Report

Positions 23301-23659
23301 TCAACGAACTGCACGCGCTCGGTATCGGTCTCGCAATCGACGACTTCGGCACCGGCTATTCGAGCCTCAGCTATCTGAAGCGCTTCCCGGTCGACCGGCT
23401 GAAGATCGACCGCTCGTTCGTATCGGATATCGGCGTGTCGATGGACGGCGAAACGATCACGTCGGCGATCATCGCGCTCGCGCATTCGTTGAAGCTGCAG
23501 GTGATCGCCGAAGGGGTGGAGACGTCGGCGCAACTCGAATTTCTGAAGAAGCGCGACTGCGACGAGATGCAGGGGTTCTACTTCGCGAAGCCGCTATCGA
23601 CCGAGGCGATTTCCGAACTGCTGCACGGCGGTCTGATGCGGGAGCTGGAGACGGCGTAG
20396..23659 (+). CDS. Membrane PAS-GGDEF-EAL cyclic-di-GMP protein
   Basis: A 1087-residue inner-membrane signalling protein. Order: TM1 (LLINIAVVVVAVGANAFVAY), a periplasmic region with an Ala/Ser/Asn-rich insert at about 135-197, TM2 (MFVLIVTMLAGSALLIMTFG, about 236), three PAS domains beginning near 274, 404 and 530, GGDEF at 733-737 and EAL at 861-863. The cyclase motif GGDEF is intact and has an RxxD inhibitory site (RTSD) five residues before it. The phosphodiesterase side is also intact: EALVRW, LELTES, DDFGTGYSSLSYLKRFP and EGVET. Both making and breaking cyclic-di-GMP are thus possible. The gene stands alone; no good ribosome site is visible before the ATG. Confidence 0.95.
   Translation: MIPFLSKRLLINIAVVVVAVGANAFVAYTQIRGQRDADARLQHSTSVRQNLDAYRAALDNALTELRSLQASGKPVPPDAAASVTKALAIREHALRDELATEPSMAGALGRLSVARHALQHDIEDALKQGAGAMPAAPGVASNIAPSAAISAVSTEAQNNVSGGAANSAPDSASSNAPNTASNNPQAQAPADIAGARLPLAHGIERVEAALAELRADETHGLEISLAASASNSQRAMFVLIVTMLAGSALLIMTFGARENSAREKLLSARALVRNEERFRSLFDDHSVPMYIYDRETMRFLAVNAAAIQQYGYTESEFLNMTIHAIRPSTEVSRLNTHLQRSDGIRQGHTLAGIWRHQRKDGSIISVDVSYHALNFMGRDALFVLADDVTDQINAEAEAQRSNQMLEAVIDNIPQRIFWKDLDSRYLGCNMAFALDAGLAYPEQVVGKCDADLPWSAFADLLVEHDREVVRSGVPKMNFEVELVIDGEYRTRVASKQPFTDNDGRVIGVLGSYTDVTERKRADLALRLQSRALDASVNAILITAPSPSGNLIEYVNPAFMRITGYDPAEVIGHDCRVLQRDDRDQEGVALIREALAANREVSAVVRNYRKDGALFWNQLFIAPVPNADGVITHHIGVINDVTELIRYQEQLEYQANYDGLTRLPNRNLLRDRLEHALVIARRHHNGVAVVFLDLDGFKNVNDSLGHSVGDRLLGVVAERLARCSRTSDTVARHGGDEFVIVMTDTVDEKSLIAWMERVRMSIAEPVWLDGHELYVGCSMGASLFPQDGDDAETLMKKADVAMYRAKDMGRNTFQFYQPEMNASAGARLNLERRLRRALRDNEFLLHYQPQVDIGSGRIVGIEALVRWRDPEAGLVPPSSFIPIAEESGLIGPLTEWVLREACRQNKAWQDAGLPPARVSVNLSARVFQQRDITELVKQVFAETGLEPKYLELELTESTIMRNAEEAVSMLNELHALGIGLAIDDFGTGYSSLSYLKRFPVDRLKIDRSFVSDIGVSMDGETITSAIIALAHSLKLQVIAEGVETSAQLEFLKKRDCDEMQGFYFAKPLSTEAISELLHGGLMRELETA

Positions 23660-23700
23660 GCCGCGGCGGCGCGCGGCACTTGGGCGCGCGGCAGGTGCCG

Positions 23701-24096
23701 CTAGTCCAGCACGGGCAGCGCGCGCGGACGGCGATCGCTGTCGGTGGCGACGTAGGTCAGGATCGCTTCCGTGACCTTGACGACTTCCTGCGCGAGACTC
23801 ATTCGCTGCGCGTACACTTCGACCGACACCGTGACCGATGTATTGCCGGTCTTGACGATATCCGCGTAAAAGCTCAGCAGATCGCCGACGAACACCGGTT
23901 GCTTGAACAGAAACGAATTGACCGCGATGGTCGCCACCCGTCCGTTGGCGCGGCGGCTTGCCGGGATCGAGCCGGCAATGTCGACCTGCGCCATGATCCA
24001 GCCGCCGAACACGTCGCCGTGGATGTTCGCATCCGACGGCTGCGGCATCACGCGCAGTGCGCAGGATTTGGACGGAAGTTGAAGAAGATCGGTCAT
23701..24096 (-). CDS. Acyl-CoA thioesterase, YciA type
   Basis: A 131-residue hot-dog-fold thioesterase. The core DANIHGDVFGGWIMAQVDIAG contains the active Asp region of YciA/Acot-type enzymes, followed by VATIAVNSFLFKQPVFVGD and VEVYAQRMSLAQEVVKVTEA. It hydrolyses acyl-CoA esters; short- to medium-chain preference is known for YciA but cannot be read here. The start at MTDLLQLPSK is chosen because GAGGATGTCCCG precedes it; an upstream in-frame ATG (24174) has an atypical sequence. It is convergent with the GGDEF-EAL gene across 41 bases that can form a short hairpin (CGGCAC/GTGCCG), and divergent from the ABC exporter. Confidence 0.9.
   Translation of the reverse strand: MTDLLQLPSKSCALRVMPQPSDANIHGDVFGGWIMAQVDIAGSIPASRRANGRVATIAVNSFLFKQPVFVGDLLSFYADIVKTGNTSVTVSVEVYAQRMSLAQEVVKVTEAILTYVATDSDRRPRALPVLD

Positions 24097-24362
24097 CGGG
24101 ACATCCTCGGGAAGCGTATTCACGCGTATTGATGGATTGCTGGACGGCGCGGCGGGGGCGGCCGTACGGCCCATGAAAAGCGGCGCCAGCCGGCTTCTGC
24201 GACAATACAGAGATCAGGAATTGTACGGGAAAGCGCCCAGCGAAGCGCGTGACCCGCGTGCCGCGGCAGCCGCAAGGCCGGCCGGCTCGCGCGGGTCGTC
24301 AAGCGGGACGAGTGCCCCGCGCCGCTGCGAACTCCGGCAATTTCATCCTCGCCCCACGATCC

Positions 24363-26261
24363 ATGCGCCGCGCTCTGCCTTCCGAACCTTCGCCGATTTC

Image Compression System Megan Fuller and Ezzeldin Hamed 1 Transforms of Images Original Image Image Reconstructed from 25% of DFT coefficients Magnitude of DFT of Image-128 (otherwise DC component = ~8e6) 2 The 2D Discrete Fourier Transform 2 1 1 , 2 = 2 1 , 2 11 1 22 2 =0 1 =0 2 − Where = . This can be computed separably by rearranging: 2 1 , 2 = 2 1 22 2 =0 1 1 , 2 11 1 =0 3 The 2D Discrete Cosine Transform 2 1 1 , 2 = 4 1 , 2 2 =0 1 =0 cos 21 + 1 21 1 cos 22 + 1 22 2 • Computed separably • Computed as a DFT + 1 multiply • Generally gives better energy compaction than DFT 4 High Level Architecture Input Memory Separable, inplace 2D DFT/DCT Output Module (sending data to PC) Coefficient > Threshold? • The choice between DFT and DCT is provided at compile time • Threshold is provided by the user at run time 5 What’s Interesting? • Reducing the computation required • Sharing resources in the DCT case • Some memory organization tricks • Reducing bit width 6 Number of FFTs • Using FFT to calculate the 1D-DFT 2 → log • We need 2 FFTs to calculate the 2D-DFT • Can we reduce the number of FFTs? 7 Reduction for the DFT case • Using the DFT properties Real Imag S00 S01 S02 S03 S10 S11 S12 S13 S20 S21 S22 S23 S30 S31 S32 • N/2 FFTs of the rows, followed by Even/Odd decomposition S33 – Input is real () – Output is symmetric = ∗ (−) – Combining rows + +/2 – Even/Odd decomposition • Output is symmetric (discard half the columns) S11 S31 • N/2 FFTs of the columns • Total of N FFT computations 8 Reduction in the DCT case • Again combining the rows in the same way as in DFT (N/2 FFTs) • Even/Odd decomposition then extra multiplication to calculate the DCT S00 S20 S01 S21 Real • Results are not symmetric S10 S30 S02 S22 S03 S23 S12 S32 S13 S33 Imag S11 S31 • But the DCT is real • We can combine the columns the same way we combined the rows (N/2 FFT) • The same multiplier inside the FFT is used • Another Even/Odd decomposition is required here with an extra complex multiplier • Total of N FFT computations + few extra multiplications 9 In-Place Radix-4 FFT • Critical path • Fixed point arithmetic • Bit Width? • Quantization noise • Rounding instead of Truncation • Avoid any overflow • • additions Needs log 2 extra bits • Can we do better? 10 Static Scaling Vs. Dynamic Scaling • Shift when you expect an overflow – • Shift only when overflow occurs – Shift after each addition Track overflows and account for them • The location of the fraction point is fixed at each computation step • The location of the fraction point is the same for each 1D-FFT frame • Almost no overhead compared to fixed point • Needs simple circuitry to track the overflow and shift when required • Higher effective bit width only in the first computation steps • Effective bit width depend on the data. • No effect on the critical path • No effect on the critical path 11 Design Space Explored Dynamic Scaling Yes No DFT 8 12 DCT 16 8 12 DFT 16 8 12 DCT 16 8 12 16 • 8 bits with dynamic scaling considered later • 8 bits without dynamic scaling (and 12 for DCT) perform too poorly to be considered • 12 does as good as 16 bits with dynamic scaling in the DFT 12 Dynamic Scaling of DFT • 50% of coefficients is sufficient for perfect reconstruction because of the symmetry of the DFT • 16 bits without dynamic scaling does as well as floating point • 12 bits with dynamic scaling also does nearly as well as floating point 13 Dynamic Scaling of DFT(continued) • Improvement in performance when dynamic scaling is used more than makes up for reduced compression because the scaling bits have to be saved • 12 bits with dynamic scaling does nearly as well as 16 bits 14 DCT Vs. DFT • All cases are using dynamic scaling • DCT provides better energy compaction • For DCT, 12 bits gives a lower MSE for a given compression ratio (this was not the case for the DFT). 15 8 Bits Image reconstructed from 50% of the DFT coefficients, computed with 8 bits, using dynamic scaling. MSE = 452. Image reconstructed from 6% of the DFT coefficients, computed with 16 bits, MSE = 129. 16 Physical Considerations Transform # of Bits Dynamic Scaling? Critical Path Slice Slice Registers LUTs BRAM DSP48Es DFT 16 No 11.458ns 16% 23% 29% 7 DFT 16 Yes 11.763ns 17% 24% 29% 7 DFT 12 No 11.273ns 15% 22% 24% 7 DFT 12 Yes 11.464ns 16% 23% 24% 7 DFT 8 Yes 11.287ns 15% 22% 18% 6 DCT 16 Yes 11.458ns 19% 26% 29% 10 DCT 12 Yes 11.273ns 18% 25% 24% 10 DCT 8 Yes 11.066ns 17% 23% 18% 8 • Critical path about the same for all designs, could probably be improved with tighter synthesis constraints • Resource usage increases with bitwidth, addition of dynamic scaling, and DCT, but overall doesn’t change much 17 • DCT uses extra DSP blocks because of the extra multiplication Latency Component Latency (clock cycles) Potential Frame Rate with 50MHz Clock Initialization 870,000 DCT 263,900 189 images/second DFT 262,200 191 images/second - N ≅ 2 log 4 18 Future Work • Use of DRAM to allow compression of larger images • Support for color images • Support for rectangular images of arbitrary edge length • Combining the DCT and DFT into a single core that could compute either transform, as selected by the user at runtime 19 Relationship Between the DFT and the DCT The N-point DFT of a sequence is the Fourier Series coefficients for that sequence made periodic with period N. 20 Relationship Between the DFT and the DCT (continued) The N-point DCT of a sequence is a twiddle factor multiplied by the first N Fourier Series coefficients of the 2N point sequence y(n) made periodic with period 2N. x(n) y(n) = x(x) + x(2N-1-n) 21 Relationship Between the DFT and the DCT (continued) The DCT can be computed from the DFT as follows: • Define the sequences y(n) = x(n) + x(2N-1-n) v(n) = y(2n) • Compute the N-point DFT of v(n), V(k) 2 • = 2 + − 22 − 22 Rounding Design MSE Decrease with Rounding 12 bits, no dynamic scaling, DFT 20 16 bits, no dynamic scaling, DFT 0 12 bits, dynamic scaling, DFT 2 16 bits, no dynamic scaling, DCT 0 12 bits, dynamic scaling, DCT 2 16 bits, dynamic scaling, DCT 0 Conclusion: Never hurt, often helped. Free in hardware (just a register initialization), so always use it. All subsequent results will be using rounding. 23 Dynamic Scaling of DCT 24 Dynamic Scaling of DCT (continued) 25 Limitations of MSE Image reconstructed from 5.7% of the DCT coefficients, computed with dynamic scaling. MSE = 193 Image reconstructed from 6.1% of the DCT coefficients, computed without dynamic 26 scaling. MSE = 338 Performance of 8 Bit Systems 27 More Limitations of MSE (Left) 8 bit DFT coefficients, computed with rounding. Compression ratio = 2.3, MSE = 869. (Right) 8 bit DFT coefficients, computed without rounding. Compression ratio = 2.1, MSE = 664 (Left) 8 bit DCT coefficients, computed with rounding. Compression ratio = 2.2, MSE = 517. (Right) 8 bit DCT coefficients, computed without rounding. Compression ratio = 2.4, MSE = 563 28